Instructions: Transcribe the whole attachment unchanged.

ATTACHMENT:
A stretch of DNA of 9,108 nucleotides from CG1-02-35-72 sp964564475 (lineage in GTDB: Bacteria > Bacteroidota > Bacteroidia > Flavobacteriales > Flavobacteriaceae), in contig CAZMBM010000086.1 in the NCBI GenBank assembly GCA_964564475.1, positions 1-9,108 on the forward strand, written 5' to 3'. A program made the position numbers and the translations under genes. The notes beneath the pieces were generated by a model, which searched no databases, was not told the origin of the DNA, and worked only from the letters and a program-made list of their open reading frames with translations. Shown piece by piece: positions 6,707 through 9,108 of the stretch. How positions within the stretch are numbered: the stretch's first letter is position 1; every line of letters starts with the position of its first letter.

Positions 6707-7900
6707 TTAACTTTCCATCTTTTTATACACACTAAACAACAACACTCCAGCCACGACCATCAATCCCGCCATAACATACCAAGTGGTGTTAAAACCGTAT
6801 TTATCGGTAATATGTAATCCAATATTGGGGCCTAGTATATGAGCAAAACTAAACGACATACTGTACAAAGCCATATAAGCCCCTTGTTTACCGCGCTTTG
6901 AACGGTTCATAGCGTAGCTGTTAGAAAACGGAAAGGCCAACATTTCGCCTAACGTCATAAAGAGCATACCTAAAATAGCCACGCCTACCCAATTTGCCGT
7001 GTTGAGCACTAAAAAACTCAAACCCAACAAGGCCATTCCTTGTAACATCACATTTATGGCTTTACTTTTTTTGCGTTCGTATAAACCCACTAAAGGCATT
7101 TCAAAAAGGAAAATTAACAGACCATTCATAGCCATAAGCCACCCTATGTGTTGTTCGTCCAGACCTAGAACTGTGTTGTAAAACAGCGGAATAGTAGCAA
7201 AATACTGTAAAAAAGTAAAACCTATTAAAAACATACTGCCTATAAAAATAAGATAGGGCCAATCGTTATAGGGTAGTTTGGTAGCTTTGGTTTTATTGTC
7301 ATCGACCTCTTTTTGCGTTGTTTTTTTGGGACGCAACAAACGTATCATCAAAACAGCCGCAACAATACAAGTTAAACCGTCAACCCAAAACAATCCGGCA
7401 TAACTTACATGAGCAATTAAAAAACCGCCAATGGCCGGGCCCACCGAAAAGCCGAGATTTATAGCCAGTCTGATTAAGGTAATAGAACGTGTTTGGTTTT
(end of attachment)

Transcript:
A stretch of DNA of 9,108 nucleotides from CG1-02-35-72 sp964564475 (lineage in GTDB: Bacteria > Bacteroidota > Bacteroidia > Flavobacteriales > Flavobacteriaceae), in contig CAZMBM010000086.1 in the NCBI GenBank assembly GCA_964564475.1, positions 1-9,108 on the forward strand, written 5' to 3'. A program made the position numbers and the translations under genes. The notes beneath the pieces were generated by a model, which searched no databases, was not told the origin of the DNA, and worked only from the letters and a program-made list of their open reading frames with translations. Shown piece by piece: positions 6,707 through 9,108 of the stretch. How positions within the stretch are numbered: the stretch's first letter is position 1; every line of letters starts with the position of its first letter.

Positions 6707-7900
6707 TTAACTTTCCATCTTTTTATACACACTAAACAACAACACTCCAGCCACGACCATCAATCCCGCCATAACATACCAAGTGGTGTTAAAACCGTAT
6801 TTATCGGTAATATGTAATCCAATATTGGGGCCTAGTATATGAGCAAAACTAAACGACATACTGTACAAAGCCATATAAGCCCCTTGTTTACCGCGCTTTG
6901 AACGGTTCATAGCGTAGCTGTTAGAAAACGGAAAGGCCAACATTTCGCCTAACGTCATAAAGAGCATACCTAAAATAGCCACGCCTACCCAATTTGCCGT
7001 GTTGAGCACTAAAAAACTCAAACCCAACAAGGCCATTCCTTGTAACATCACATTTATGGCTTTACTTTTTTTGCGTTCGTATAAACCCACTAAAGGCATT
7101 TCAAAAAGGAAAATTAACAGACCATTCATAGCCATAAGCCACCCTATGTGTTGTTCGTCCAGACCTAGAACTGTGTTGTAAAACAGCGGAATAGTAGCAA
7201 AATACTGTAAAAAAGTAAAACCTATTAAAAACATACTGCCTATAAAAATAAGATAGGGCCAATCGTTATAGGGTAGTTTGGTAGCTTTGGTTTTATTGTC
7301 ATCGACCTCTTTTTGCGTTGTTTTTTTGGGACGCAACAAACGTATCATCAAAACAGCCGCAACAATACAAGTTAAACCGTCAACCCAAAACAATCCGGCA
7401 TAACTTACATGAGCAATTAAAAAACCGCCAATGGCCGGGCCCACCGAAAAGCCGAGATTTATAGCCAGTCTGATTAAGGTAATAGAACGTGTTTGGTTTT